What we must learn from this is that immigration policy has been less than even handed, and that Mexican Americans need to monitor the policies of the government in order to protect the civil and human rights of it's citizens and to establish more human policies with respect to those who migrate to this country.


Full Text

PAGE 1

This Week In History "No Niggers, Mexicans or Dogs Allowed" by Richard Castro On July 12, 1951, the U.S. Congress passed Public Law 78, permitting importation of Mexican braceros as farm laborers. The Mexican term "bracero" comes from the Spanish word brazo (arm) and has several meanings. In its widest sense, it has the same general meaning as the English, "hired hand." These young Mexican men were brought into the United States under programs organized by the U.S. and Mexico for seasonal employment. They normally returned to Mexico at the end of their contracts. However, some stayed over to the following year, while others, having returned to Mexico, came back in succeeding years --often to the same employer. By 1960 over 3 million braceros had worked for U.S. growers. What we need to understand about immigration of Mexicans to the U.S. today is that this is not a unique phenomena. The Immigration Reform and Control Act (IRCA) which passed Congress this last year, is a repeat of history. When this country has needed cheap hard working labor, it has opened its borders to Mexico such as in 1910 1920, for railroad, mine and agricultural workers. In 1942, there was a need for cheap labor to work in the factories to help during World War II. Congress passed Public Law 45 and recruited 250,000 Mexicans to fill the void left by U.S. workers who had gone overseas as part of the war effort. A second period lasted from 1951 to 1965, covering the Korean conflict up through

PAGE 2

2 the election of President Lyndon Johnson. It was terminated because of widespread abuse and exploitation of the Mexican workers. A more negative side of Mexican immigration concerns the scapegoatism of Mexicans and Mexican Americans during hard economic times. In the 1920's, just before the Big Depression of 1930, then, just as today, Mexican immigrants were blamed for the unemployment of U.S. citizens. Anti-Mexican feelings were widespread and overt throughout the Southwest in the 1930s. Signs reading "Only White Labor Employed" and "No Niggers, Mexicans, or Dogs Allowed," were evidence of the feelings and attitudes of that time, which to a large degree continues today, although in more subtle forms. A California law passed in August, 1931, prohibited the employment of aliens in all public works. Furthermore, this prohibition had the broader effect of discouraging contractors from hiring Mexicans, even on jobs specifically included in the law. Mexican immigrants found even pick-and-shovel work almost impossible to obtain, a difficulty shared by the American-born Mexican Americans. Contractors, like earlier gold rush Anglos, in the case of the foreign miners tax law, failed to distinguish Mexican American citizens from Mexican nationals. result, many Mexican families were forced onto welfare rolls. As a By 1930, local government faced the dual problem of low tax revenues and rapidly expanding relief costs; therefore, social agencies began to put pressure on Mexicans to return to their home country. Many Anglos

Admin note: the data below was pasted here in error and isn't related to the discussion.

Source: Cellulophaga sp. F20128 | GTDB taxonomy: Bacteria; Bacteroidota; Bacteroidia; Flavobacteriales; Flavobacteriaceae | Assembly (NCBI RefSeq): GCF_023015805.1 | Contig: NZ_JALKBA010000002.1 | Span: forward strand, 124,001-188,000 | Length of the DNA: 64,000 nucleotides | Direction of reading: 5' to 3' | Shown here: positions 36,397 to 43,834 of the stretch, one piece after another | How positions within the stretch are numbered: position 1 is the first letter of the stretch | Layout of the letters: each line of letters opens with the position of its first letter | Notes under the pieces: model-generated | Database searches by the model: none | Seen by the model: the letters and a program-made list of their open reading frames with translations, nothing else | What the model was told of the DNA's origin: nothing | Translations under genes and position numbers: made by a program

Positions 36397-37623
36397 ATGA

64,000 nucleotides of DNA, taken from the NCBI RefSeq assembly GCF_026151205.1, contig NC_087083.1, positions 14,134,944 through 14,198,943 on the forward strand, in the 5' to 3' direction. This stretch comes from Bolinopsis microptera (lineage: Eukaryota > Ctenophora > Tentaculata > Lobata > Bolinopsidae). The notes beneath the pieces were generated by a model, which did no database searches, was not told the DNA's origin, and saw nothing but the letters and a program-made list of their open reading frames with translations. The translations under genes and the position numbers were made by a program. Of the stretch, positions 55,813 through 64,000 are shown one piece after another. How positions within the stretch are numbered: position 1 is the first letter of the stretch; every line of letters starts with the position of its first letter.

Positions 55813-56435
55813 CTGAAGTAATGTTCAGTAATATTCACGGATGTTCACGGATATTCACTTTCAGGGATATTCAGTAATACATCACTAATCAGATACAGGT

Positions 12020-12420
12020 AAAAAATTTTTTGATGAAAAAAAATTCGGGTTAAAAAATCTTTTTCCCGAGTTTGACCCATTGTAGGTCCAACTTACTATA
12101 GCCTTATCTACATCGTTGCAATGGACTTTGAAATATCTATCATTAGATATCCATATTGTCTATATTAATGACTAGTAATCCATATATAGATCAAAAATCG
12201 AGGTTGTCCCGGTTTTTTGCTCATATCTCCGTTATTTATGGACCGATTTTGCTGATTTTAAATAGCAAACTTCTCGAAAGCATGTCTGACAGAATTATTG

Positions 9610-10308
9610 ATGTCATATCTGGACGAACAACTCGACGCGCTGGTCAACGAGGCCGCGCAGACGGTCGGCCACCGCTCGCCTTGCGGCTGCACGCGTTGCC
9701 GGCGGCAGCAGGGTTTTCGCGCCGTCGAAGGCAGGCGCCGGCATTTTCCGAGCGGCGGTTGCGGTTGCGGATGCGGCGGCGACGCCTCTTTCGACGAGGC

PAGE 3

.. 3 Many Anglos in the Southwest considered Mexicans foreign, short-term labor, who had no rights to welfare benefits. They thought the answer was ridiculously simple: send Mexicans back to Mexico, disregarding the ethical considerations of this pseudo-solution. The civil rights violations involved in deportation programs were outrageous. Legally, the situation was extremely complex. Many Mexicans had been living in the United States for decades and had children who were United States citizens by birth, and therefore could not be legally deported. Even in the case of illegal entrants, the process for deportation required a public hearing and a formal order. The surprising aspect of deportation is that very few Americans spoke out in defense of the constitutional rights of their fellow citizens, and a majority condoned these deportation programs. Recent research indicates that approximately half of the returnees in the 1930s were American-born. When these children later wished to come back to the United States in the belief that they were citizens, many found that they had unwittingly lost their citizenship by serving in the Mexican army or by voting in a Mexican election. Most responsible for these injustices were the government officials who failed to inform these American citizens of their rights. What we must learn from this is that immigration policy has been less than even handed, and that Mexican Americans need to monitor the policies of the government in order to protect the civil and human rights of it 1 s citizens and to establish more human policies with respect to those who migrate to this country.